We can once again be a crossroads for the world
by Baba Elombe Mottley
I have been following with fascination a debate on the internet about what direction Barbados’ budget should take. I am taken by the wide range of people who are involved in the debate passively as adjunct recipients and actively (like myself) as commentators. What comes across are the various traditional alternatives on how government should divide up a shrinking pie in what appears to be crisis oriented with no consensus as to where we are going. I am not an economist but I would like to raise one or two points which I think should be considered, valued and included in a budget to start the process of change.
WiFi-ing Bridgetown is one, but here is the problem – the level of awareness of politicians and civil servants and their unwillingness to seek advice on suggestions etc. The developer of the London Eye visited Barbados about ten years ago and when he found out that Barbados did not have Wi-Fi, he offered to construct the system. The Barbados government – the politicians and their civil servants – refused.
Reassessing who, where and what we are… and can be
About a hundred years ago, Barbados was at the crossroads between Europe and South America and as a result it was able to develop its nascent tourism with stop-over visitors from both of those continents. The Panama Canal construction relieved us of a large portion of our population and in turn pumped considerable funds into the economy to raise the standard of living of thousands of Bajans. The sugar industry was still able to generate most of our foreign exchange.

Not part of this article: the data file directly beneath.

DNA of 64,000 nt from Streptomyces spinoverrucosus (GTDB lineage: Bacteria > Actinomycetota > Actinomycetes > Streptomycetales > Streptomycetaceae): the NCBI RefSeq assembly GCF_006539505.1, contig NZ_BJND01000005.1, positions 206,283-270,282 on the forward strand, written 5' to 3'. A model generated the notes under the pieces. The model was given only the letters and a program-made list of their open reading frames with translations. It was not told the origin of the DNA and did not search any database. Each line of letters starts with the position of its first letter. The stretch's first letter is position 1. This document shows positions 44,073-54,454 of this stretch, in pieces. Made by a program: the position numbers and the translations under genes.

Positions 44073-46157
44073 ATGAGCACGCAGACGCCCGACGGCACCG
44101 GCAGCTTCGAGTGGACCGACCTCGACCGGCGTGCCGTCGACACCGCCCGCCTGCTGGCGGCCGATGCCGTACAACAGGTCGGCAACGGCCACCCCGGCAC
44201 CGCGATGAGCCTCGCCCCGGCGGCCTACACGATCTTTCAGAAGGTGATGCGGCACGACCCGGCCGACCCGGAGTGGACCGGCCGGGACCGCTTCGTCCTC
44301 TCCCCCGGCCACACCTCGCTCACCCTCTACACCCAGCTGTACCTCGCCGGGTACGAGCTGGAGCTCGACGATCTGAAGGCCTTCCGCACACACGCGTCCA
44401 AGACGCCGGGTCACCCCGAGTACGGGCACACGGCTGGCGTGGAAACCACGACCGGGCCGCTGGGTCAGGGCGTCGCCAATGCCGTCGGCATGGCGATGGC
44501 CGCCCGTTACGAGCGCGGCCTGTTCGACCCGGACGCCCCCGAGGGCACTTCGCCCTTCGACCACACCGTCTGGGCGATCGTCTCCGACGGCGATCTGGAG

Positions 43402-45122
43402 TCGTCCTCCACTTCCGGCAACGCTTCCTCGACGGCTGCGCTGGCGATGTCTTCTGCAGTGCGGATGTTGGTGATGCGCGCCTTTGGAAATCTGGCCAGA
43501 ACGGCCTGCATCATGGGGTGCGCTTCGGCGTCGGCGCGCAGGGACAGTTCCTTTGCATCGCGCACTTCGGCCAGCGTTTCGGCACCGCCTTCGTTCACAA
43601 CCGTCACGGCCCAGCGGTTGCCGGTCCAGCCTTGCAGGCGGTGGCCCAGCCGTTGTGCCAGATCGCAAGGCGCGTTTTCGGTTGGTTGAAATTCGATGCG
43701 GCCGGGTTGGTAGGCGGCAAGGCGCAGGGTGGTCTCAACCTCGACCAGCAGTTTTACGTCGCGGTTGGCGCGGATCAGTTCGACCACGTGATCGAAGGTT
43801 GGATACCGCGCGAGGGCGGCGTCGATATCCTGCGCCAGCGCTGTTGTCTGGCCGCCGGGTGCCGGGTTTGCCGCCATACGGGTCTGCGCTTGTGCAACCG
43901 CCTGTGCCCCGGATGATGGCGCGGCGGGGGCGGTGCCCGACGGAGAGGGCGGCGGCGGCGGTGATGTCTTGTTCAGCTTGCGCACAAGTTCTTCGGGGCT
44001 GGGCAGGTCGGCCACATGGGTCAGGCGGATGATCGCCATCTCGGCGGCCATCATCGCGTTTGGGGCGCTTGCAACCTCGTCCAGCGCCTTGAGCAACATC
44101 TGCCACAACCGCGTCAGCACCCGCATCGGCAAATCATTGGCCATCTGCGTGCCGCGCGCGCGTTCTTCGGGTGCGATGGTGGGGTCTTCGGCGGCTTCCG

In the mid-fifties, migration again played a major role, the sugar industry persisted and English and American big-wigs discovered our West Coast and established the up-market tourism that still presently exist.
The building of the deep water harbor and the expansion of Seawell Airport led to the flirtation with “industrial development” in the form of screw-driver industries where we built massive factory spaces to employ Bajans that totally disemboweled our skilled trades – tailoring, dress-making, joinery, etc. I am aware that there were areas where technological changes made other skills obsolete.
Make the egret our National bird Continue reading